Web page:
Size and strength among players in the National Football League are at an all-time high. Methods for training, specialized equipment, and nutrition supplementation have evolved tremendously over years, resulting in bigger, stronger and quicker athletes.
The best teams in the NFL, such as the Seahawks, Broncos, Panthers, Steelers and others have all taken advantage. They draft players not just by ability, but factor in body type in the decision. They mold their draft picks into their plan with great training and have many of the players we call “beasts.”
Following the model discussed, has shown a route to fast track success in the NFL. Enabling players to be in the best shape possible has propelled teams like the Seahawks and Panthers from mediocrity to Super Bowl contention. For the Broncos and Steelers, success has been reloaded. As they loose players, young first and second year guys are big and fast enough to step in and play effectively at the most difficult level.
Players such as Richard Sherman, Cam Chancellor, Von Miller, LeVeon Bell, and Kony Ealy are prime examples.
Of all the teams stuck in the bottom half of the NFL, the Titans may be in the best position to use the model. Since dealing the number one pick to the Rams, the Titans have a bevy of selections in 2016 and 2017, to say the least.
The vision of GM Jon Robinson is to build a complete roster of talent, with numerous starters and hopefully a few Pro Bowlers as well. For that to happen, the picks need to be players who are athletically gifted. The Titans should target guys that possess the traits of current successful players in various positions.
Defensive Line : Extreme quickness around the edge, with the ability to keep lower body as low as possible while going full speed.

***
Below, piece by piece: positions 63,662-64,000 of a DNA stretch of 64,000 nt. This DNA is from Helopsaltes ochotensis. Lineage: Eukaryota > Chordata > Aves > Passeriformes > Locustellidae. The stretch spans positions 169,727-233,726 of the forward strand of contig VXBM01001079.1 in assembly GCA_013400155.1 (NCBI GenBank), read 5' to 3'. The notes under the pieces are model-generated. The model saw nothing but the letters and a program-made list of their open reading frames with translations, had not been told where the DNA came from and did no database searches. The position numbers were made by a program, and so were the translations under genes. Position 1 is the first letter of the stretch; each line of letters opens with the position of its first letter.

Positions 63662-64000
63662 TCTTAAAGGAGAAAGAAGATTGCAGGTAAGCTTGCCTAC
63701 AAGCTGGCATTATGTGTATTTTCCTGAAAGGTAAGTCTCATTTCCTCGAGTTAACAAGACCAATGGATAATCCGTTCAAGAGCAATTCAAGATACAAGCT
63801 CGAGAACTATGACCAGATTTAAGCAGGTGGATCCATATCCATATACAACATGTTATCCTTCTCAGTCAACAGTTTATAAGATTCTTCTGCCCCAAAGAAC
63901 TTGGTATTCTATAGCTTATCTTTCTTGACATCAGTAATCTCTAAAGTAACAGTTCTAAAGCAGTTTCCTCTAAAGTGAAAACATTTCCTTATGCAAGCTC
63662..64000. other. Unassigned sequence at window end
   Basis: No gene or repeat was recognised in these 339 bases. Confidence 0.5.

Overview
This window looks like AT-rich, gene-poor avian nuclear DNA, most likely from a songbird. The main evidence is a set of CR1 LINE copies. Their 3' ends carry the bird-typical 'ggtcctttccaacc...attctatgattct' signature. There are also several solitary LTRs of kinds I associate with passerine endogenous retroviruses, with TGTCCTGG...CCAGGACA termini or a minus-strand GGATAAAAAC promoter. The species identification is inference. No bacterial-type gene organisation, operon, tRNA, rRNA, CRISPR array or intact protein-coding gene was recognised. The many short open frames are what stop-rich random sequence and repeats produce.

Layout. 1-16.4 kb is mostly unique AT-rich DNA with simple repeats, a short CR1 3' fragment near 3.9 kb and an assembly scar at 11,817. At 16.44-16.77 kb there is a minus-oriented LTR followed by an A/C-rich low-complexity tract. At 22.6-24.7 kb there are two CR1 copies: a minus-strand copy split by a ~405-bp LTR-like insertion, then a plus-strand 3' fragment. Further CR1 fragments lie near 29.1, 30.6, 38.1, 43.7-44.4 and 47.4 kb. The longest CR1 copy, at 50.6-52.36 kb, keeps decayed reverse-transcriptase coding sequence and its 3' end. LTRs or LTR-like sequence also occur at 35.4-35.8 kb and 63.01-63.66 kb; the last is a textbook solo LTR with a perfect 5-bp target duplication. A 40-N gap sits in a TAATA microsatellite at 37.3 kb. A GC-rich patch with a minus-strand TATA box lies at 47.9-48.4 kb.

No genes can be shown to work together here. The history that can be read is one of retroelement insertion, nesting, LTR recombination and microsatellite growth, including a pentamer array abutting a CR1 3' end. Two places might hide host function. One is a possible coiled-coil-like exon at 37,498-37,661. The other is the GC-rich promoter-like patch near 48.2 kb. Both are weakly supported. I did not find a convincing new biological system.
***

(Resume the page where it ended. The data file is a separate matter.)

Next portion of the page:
Offensive Line: Hands and feet in conjunction while moving fluidly and quick.
Secondary: Big, physical corners and safeties that can challenge receivers for balls at the highest point.
Wide Receiver: Combination of height and speed, allowing him the ability to fight off hands checks and shoves off the line of scrimmage.
The qualities an NFL front office is looking for in players have evolved as the league has. Through an abstract lens, NFL defenses have got bigger and stronger while NFL offenses have increased in maintaing balance, and speed. Still many teams have not shown the ability or importance in adding players that demonstrate skills which excel in the modern, run-and-gun NFL.
In the next two drafts, the Titans have the ability to draft a group of players that can come into Nashville and work together. If they follow the model of many successful teams, they will target players that can become fast, huge, strong, and smart. A players body, and determination play a huge role in how he will advance from Day 1 in the NFL. Although, at the same time, an organizations culture and staff in place can be the ultimate key to success.
Fortunately, the Titans possess by far the longest active coach of any kind in the NFL in Steve Watterson. Watterson is in his 31st season, and has been the Strength and Conditioning Coach for the Titans / Oilers organization since 1986. Watterson brings the experience to the Titans in a critical time. He will be working with the young players from many positions the Titans draft in the coming years. Through wins and losses, the Titans have stayed competitively fast in the NFL, however some of it has resulted from elite talent.
More from Titan Sized
- Tennessee Titans suspiciously quiet about major draft need
- Tennessee Titans agree to new deal with star Jeffery Simmons
- Caesars Promo Code Expires Soon – Claim $1,250 Today
- 3 needs that are being overblown by Tennessee Titans fans
- Tennessee Titans have potential dilemmas in 2023 NFL Draft
Chris Johnson’s elite speed, Keith Bulluck’s strength personal effort to keep his body in elite shape, and Eddie George’s toughness and durability came with them before they came to Nashville. Watterson has worked with rookies to advance their bodies from college to pro, while he has pushed with veterans such as Steve McNair, and Jevon Kearse in training. Watterson will have possibly his largest challenge in working with a long list of rookies to mold them into elite players.
The good news is that the large list can turn into a football team filled with many young, and physically dominant players.